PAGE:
14. I oversaw my mother’s Dementia journey for 8 years. A strong independent woman who was a widow from age 49, my mother could not and did not believe anything was wrong with her. She did well until about 88 (before that I saw her confusion from out of state as meanness as my siblings did also) from not understanding the disease. I lost my mother 2 yrs ago and miss her very much as she was a very loving mother and taught me many things, most of all about Jesus Christ. I am still healing from that and other journeys but I have much compassion for those suffering and those who are attempting to care for those who have these Brain diseases. She lived until 96. I will probably have the same issues as she and her mother, but as a patient with chronic pain and heart disease, I do not anticipate living so long…that’s OK…Heaven awaits!

  15. I work in a memory care center with Alheimers, Parkinson’s, Dementia, and of course other issues like cancer etc. It is my true love and passion to be there especially for those patients who never have family visit them. They are truly special people and yes the work is extremely physically demanding at times but the rewards and hugs are well worth it. I try to make family and patients smile as this is such a trying time in their lives. I’m sure your book will help so many feel not so alone. 😀

  16. Just lost my own mother two weeks ago it’s hard cos u think u could do more but u slowly come to realise You can.only.help as.far as you are .allowed.to

  17. My husband started developing early onset Alzheimer’s in his late forties, when our daughter was 12. Five years after diagnosis he doesn’t recognise his daughter or me … I’ve just had a novel published in Australia for teenagers struggling with their parent’s diagnosis – https://julialawrinson.com.au/julias-books/for-teenagers/before-you-forget/ Thank you for writing your book. The world needs more understanding of the terrible stress this puts on families.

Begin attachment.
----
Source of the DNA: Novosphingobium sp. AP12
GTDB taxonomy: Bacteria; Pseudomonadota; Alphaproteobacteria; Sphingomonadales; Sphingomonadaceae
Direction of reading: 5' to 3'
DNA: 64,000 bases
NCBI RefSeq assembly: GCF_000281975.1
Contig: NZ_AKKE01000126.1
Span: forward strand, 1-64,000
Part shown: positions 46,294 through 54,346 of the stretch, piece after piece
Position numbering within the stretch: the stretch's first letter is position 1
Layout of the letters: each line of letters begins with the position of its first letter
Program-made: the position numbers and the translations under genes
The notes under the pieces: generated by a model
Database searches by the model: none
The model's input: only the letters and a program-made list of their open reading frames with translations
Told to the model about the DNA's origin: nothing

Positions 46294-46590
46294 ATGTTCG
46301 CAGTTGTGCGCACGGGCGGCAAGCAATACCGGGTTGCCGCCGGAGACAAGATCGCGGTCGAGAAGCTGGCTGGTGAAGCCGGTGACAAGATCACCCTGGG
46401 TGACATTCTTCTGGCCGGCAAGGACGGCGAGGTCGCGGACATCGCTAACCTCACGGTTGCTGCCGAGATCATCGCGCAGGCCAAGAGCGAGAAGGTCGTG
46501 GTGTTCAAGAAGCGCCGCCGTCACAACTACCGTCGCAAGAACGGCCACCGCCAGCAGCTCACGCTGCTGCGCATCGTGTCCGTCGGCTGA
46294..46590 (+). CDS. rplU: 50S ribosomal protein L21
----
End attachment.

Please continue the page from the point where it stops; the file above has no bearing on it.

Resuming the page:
18. My mother passed away 3 years ago from a heart attack caused by dementia. We were lucky she stll knew us when she passed and could still participate in some activities, although going to a store became an ad adventure, she would shop lift and so you had to watch her carefully. It was like a game to her. One of the hardest decisions is how to deal with with death. My mother had a strict DNR, which she insisted on. While my mother in law also a dementia victim was probably kept alive way pass her time, because those around her would not let go. I don’t know which is right, but it is a conversation that you need to have

  19. My mother in law lived with us for years with dementia. It is sad the toll it takes on a relationship you have to hang on to a sense of humour to survive. Drinking my morning coffee my MA in law walked past me in her dressing gown with every piece of jewelry on which was considerable. (She was on her way to the shower) She reported me to MY Doctor for holding her prisoner….and starving her. My Dr rang and urged me to think about relocating her as she actually meant me harm. As I hung up the phone from My Dr she came into the room and asked me if I could trim and perm her hair with a deep breath and a word to my husband I excused myself to go for a cool off walk.Just some of the moments that dementia bring into your life you never think you will face in your lifetime. I believe the people who need care are the carers as in many cases the damage to them and their relationships is often permanent. I admire anyone who can write about this subject as it helps the people who are caring for a family member who can no longer function on a day to day basis. I wish them luck and a sense of humour.